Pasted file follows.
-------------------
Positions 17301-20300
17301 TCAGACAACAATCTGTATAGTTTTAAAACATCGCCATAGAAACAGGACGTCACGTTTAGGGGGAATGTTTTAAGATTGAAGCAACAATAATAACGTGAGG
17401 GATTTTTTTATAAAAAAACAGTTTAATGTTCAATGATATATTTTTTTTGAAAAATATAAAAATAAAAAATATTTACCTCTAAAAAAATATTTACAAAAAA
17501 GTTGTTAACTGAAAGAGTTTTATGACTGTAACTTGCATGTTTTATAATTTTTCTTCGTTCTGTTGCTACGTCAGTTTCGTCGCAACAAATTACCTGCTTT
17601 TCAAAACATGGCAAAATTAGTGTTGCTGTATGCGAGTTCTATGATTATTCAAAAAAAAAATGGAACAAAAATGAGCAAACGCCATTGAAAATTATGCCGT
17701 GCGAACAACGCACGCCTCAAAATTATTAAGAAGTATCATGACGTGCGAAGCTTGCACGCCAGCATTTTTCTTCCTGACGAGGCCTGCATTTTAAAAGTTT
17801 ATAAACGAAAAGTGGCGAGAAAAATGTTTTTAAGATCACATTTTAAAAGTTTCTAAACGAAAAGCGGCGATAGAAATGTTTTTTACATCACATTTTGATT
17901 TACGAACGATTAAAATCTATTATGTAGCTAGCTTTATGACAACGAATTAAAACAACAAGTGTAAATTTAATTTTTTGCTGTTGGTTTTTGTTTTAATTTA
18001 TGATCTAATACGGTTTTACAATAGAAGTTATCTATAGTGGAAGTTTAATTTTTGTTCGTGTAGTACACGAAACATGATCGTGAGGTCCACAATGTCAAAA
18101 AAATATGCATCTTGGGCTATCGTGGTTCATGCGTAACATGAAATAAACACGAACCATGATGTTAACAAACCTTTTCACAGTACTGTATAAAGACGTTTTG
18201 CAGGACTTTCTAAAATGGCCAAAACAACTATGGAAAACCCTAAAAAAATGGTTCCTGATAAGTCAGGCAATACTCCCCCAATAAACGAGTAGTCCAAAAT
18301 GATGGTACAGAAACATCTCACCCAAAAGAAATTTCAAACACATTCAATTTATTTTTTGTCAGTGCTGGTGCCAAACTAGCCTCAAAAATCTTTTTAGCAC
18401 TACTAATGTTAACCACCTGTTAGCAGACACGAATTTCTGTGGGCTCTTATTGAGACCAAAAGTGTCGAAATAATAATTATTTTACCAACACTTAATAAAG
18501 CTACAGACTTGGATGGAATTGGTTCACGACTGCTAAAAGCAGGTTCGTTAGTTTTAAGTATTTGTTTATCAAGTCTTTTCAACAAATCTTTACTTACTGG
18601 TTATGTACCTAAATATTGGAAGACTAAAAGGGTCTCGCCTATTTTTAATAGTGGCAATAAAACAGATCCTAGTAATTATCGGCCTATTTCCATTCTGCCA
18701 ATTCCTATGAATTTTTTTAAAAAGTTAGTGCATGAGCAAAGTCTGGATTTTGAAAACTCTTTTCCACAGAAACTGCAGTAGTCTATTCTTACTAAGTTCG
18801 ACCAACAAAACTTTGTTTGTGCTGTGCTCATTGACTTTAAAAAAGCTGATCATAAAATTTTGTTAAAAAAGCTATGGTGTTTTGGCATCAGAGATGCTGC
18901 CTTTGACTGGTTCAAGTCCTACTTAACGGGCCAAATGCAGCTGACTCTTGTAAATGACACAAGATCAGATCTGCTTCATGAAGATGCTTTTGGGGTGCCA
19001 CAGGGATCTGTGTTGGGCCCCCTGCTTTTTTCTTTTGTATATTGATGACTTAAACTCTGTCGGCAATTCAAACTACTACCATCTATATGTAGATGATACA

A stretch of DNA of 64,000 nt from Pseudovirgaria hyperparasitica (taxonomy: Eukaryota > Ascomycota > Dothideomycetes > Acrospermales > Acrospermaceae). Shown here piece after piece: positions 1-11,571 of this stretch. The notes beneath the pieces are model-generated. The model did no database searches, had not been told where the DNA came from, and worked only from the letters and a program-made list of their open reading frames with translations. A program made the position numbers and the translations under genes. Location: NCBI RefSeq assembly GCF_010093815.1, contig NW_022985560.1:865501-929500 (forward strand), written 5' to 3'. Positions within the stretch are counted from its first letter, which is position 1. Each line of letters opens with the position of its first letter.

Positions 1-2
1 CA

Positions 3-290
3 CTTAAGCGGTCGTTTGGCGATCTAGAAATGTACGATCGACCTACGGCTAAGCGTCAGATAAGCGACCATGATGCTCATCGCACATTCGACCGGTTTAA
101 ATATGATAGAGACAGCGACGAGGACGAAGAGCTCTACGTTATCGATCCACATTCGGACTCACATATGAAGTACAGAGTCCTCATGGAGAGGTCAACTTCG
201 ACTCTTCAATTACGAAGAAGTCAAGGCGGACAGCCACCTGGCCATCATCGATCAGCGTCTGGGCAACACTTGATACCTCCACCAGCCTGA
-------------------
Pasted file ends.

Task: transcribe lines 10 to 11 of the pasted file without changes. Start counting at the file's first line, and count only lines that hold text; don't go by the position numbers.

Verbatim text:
18101 AAATATGCATCTTGGGCTATCGTGGTTCATGCGTAACATGAAATAAACACGAACCATGATGTTAACAAACCTTTTCACAGTACTGTATAAAGACGTTTTG
18201 CAGGACTTTCTAAAATGGCCAAAACAACTATGGAAAACCCTAAAAAAATGGTTCCTGATAAGTCAGGCAATACTCCCCCAATAAACGAGTAGTCCAAAAT